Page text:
Bighorn Country parks proposal will not go ahead: Alberta environment minister
Alberta’s new environment minister says he will scrap the previous government’s proposed plan for protected areas in the western part of the province.
Last November, the NDP government announced eight new parks covering 4,000 square kilometres in what is known as Bighorn Country along the eastern edges of Banff and Jasper national parks.
Environment Minister Jason Nixon says the United Conservative Party government will not go ahead with that proposal.
“We were very clear that the NDP’s plan for the Bighorn was flawed,” Nixon said Tuesday in an interview with The Canadian Press.
“It was the worst consultation process that I’ve seen. Second, that there was a tremendous amount of economic concerns and questions that were not answered. There was also some environmental questions and concerns that were not answered.
“All of the First Nations communities in the area and all of the municipalities in the area have outright rejected the NDP’s plan.”
Residents and municipal officials have raised concerns about how the proposal might affect oil and gas exploration, the forestry industry and off-road vehicle use.
The NDP’s plan called for a variety of permitted activities and provided $40 million over five years for campsites and other infrastructure.
Watch below: Ongoing Global News coverage of the proposed plan for Bighorn Country
Off-highway vehicles, horse packing and hunting would have continued, although with new restrictions. Grazing leases would have remained and no existing trails would have been closed.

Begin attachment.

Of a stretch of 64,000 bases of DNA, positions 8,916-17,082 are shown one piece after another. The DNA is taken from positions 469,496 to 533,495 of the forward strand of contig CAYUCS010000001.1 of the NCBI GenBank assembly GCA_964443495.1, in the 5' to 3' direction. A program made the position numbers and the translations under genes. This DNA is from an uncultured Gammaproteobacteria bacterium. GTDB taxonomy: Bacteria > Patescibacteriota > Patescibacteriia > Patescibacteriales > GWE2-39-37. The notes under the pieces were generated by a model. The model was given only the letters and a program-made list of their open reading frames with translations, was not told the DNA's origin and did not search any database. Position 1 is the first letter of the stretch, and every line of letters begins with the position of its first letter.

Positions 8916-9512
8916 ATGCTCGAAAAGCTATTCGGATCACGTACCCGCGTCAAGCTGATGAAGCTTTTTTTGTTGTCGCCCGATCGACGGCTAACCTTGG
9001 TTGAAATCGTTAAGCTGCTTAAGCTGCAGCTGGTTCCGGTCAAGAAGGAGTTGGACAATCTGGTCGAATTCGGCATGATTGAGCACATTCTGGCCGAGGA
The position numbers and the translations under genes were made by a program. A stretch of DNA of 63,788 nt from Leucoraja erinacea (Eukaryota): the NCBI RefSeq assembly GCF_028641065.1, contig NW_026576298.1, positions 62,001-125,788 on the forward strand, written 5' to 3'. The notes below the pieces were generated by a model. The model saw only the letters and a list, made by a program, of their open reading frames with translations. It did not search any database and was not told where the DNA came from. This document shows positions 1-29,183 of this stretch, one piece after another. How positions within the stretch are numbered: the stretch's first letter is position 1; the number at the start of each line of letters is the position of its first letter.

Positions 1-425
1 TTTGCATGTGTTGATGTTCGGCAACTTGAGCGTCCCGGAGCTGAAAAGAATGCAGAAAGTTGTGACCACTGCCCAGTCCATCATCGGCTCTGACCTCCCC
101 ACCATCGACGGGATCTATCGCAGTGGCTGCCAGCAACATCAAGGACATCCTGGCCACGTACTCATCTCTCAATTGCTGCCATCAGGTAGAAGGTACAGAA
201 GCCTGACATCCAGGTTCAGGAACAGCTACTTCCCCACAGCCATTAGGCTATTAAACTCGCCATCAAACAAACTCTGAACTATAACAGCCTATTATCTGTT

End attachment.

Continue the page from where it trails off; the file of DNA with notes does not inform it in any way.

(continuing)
Shannon Phillips, who was environment minister under the previous NDP government, called the news disappointing for Albertans.
“Clearly this new minister is not interested in conservation, which is not surprising considering his record,” she said in a statement.
Phillips said a majority of Albertans supported protecting the headwaters of the North Saskatchewan River, which provides drinking water to more than a million people in central and northern Alberta _ including Edmonton.
LISTEN: Environment Minister Jason Nixon joins Danielle Smith to discuss the future of Bighorn country
The Canadian Parks and Wilderness Society was also concerned by the UCP government’s plan to cancel the proposal.
“It’s a short-sighted decision,” said Kecia Kerr of the organization’s northern Alberta chapter.
“The idea for protection of this area has a very, very long history that goes back decades. The concept to protect the headwaters of the North Saskatchewan river is not something that just came out of the previous government.”
Kerr said it’s not only the source of drinking water for Albertans, but it’s also an important area for many different species.
“The protection of this area is really just long overdue,” she said.
Nixon said his government will return to the North Saskatchewan regional planning process and move forward from that perspective.
“The headwaters portion of this — most of it exists in the national parks and in what’s called public land use zones,” he said. “It’s important that we recognize there are some mechanisms in place and those will continue.”
He said he wants to see both an economic and environmental assessment of the proposal to better understand the challenges.
“We still have to make the right environmental decision but we should understand all of the factors that are taking place and be able to answer those questions for the community,” said Nixon.
As an example, he said, there were concerns about some of the developments within the NDP plan and whether they would have negative effects on wildlife.
Overall, Nixon said there needs to be better consultation.
Kerr said she hopes that includes a careful review of the previous work and incorporating it into the new plan.
“A lot of resources have already gone into this and it would be a shame for all that time and financial investment to be wasted,” she said.
“We look forward to working with the government on the development of a North Saskatchewan Regional Plan that includes appropriate legislative protection of the headwaters of this important watershed.”
© 2019 The Canadian Press